Gov. Gavin Newsom said he would sign into law
SACRAMENTO, California. – California lawmakers on Monday cleared the way for 5.7 million people to receive at least $ 600 in one-time payments, a state-sized coronavirus relief package aimed at helping low-income people weather What they hope is the last is the foot of the epidemic.
The state legislature on Monday passed the bill with a huge margin, moving faster than its counterparts in Congress, who are also considering another round of incentive checks for the nation.
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Gov. Gavin Newsom said he would sign into law on Tuesday. Those who are eligible for the money should receive it, according to the Franchise Tax Board, between 45 days and 60 days after receiving their state tax refund.
One of those people is Judy Jackson, a 75-year-old former teacher and survivor of cancer, who spends about $ 1,000 a month away from other government programs. Jackson said she would use the money to buy a freezer so she could deliver food to her home and avoid shopping for groceries during the epidemic.
“Mostly at the end of the month I’m worried about whether the money is going to run out before the month,” Jackson said, adding that he is at high risk for COVID-19 due to his age and underlying number of health conditions. “It would be possible to have a little something extra and maybe buy an ice cream occasionally.”
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The incentive payment is part of a broader aid package that the state legislature approved on Monday for $ 7.6 billion. It includes more than $ 2 billion in grants for small businesses, pays business fees of $ 25.6 million for struggling restaurants and hair salons, and $ 30 million for food banks and $ 5 million for diaper banks. Does.
Incentive checks target fewer people than federal incentive payments last year. About 2.3 billion dollars will go to those who claim and receive California earned income tax credits. In general, people who make $ 30,000 per year or less.
Another $ 470 million will go to those who earn a maximum of $ 75,000 per year after deductions and use an individual taxpayer identification number to file their income taxes. These are mostly people who do not have social security numbers including immigrants.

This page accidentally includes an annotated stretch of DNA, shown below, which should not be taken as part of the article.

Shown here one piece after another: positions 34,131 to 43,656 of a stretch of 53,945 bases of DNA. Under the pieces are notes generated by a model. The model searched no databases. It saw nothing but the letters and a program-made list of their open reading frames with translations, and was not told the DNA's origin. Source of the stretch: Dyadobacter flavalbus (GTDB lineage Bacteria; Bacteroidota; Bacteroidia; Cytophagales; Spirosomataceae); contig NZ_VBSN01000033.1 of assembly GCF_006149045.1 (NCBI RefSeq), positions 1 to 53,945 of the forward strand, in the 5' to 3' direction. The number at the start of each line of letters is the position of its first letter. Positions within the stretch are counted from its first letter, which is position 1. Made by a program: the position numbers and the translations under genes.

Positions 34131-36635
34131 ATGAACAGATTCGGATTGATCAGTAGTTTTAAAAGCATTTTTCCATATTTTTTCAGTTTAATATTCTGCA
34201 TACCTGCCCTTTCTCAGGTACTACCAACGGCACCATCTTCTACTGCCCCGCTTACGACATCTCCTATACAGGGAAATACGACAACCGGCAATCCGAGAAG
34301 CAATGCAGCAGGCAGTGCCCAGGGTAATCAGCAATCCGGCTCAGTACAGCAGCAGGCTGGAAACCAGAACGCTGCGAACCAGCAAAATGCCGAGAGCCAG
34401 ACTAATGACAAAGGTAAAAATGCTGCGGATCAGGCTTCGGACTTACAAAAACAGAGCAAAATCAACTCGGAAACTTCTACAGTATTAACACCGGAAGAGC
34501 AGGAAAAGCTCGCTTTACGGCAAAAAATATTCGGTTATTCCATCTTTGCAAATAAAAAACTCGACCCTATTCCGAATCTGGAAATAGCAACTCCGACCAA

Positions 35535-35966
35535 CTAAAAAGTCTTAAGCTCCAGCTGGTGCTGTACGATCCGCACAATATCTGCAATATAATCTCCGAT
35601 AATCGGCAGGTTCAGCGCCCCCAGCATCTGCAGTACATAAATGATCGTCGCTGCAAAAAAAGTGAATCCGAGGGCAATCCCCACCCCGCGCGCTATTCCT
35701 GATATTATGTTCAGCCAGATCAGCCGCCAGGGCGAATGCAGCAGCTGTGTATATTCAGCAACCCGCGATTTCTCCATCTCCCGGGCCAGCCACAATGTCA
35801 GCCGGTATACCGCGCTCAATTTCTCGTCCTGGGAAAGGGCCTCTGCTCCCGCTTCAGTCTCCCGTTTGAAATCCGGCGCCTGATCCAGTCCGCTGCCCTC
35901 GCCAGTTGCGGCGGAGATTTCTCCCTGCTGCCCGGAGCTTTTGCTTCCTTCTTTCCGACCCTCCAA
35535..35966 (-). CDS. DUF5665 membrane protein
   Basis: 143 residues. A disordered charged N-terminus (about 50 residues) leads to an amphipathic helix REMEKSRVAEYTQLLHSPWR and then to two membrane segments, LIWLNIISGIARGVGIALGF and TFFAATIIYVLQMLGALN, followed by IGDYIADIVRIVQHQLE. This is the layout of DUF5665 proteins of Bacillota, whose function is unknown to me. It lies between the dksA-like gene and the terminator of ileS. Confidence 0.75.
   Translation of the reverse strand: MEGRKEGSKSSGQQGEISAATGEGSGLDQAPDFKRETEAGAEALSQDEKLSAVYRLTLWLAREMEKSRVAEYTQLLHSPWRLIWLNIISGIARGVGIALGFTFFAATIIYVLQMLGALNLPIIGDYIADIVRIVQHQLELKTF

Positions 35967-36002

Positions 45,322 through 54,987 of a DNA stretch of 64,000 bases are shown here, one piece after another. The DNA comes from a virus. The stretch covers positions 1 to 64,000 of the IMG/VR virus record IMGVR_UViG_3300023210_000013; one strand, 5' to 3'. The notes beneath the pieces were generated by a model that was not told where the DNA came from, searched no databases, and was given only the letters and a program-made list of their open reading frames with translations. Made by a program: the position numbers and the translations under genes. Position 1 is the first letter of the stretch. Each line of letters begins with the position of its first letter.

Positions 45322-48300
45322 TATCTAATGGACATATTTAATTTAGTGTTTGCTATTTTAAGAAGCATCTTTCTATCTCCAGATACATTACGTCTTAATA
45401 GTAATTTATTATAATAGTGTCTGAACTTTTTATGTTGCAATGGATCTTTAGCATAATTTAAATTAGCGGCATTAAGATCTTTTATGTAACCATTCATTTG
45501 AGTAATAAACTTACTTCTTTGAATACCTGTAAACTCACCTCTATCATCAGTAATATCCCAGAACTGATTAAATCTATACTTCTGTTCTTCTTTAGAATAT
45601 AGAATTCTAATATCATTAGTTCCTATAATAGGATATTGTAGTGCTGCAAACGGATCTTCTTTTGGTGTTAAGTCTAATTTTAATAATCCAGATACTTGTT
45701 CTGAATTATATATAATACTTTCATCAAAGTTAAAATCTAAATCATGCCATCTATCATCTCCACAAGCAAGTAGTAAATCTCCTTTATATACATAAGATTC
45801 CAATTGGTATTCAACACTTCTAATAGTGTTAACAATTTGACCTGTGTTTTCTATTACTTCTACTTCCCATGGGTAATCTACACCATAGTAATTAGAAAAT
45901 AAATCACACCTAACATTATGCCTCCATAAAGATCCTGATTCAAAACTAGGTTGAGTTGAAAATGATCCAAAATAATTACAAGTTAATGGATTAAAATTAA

Some people fit both of those categories. In those cases, they would get $ 1,200, not $ 600. The Democratic-controlled state Legislature did so because most people who file their taxes in this way are immigrants who were not eligible for a federal stimulus check approved by Congress last year.
Approximately $ 993 million will go to state programs targeting low-income families, the elderly, the blind, and the disabled.
California has the money to do so because the state – the nation’s most populous with about 40 million residents – has a lot of wealthy people who have been less affected by the epidemic and continue to pay taxes.
California lost 1.5 million jobs last year, mostly low-paid in the hospitality and restaurant industry. Meanwhile, employment among those who earn $ 60,000 a year or more increased last year as people transitioned from home to work.
The result is an estimated $ 15 billion one-time surplus to spend in California this year, a number that could increase more later this year once more people file their tax returns.
“We need to accept that this epidemic has not killed all of us equally,” said State Assembly Joaquin Aramula, a Democrat from Fresno.
California has some of the most stringent coronovirus trade regulations in the country, banning indoor food in most parts of the state and ordering retailers to limit the number of people allowed inside their stores.
Last year, Newsome used its emergency authority to set aside $ 500 million for grants of up to $ 25,000 for small businesses affected by the epidemic. But in the first round of funding, the state received more than 334,000 applications, totaling more than $ 4.4 billion in grant funds.
On Monday, the Legislature added $ 2 billion to that program. Businesses with between $ 1,000 and $ 2.5 million in revenue are eligible, and must be open or at least have a plan to reopen if they have permission.
Assemblyman Mike Jipson, a Democrat from Carson, said that small businessmen in his district are “praying for answers.”
“This is the answer to their prayers,” he said.
But some Republicans criticized Newsom for “hurt and harm” when voting for the bill, ordering businesses statewide during the height of the epidemic that caused businesses.
“This bill was not as big today,” said Assemblyman James Gallagher, a Republican from the city of Yuba. “This governor arbitrarily and unilaterally decided to shut down most of the small business in this state. As a result, many businesses have already gone out of business and this should be a problem for every one of us.”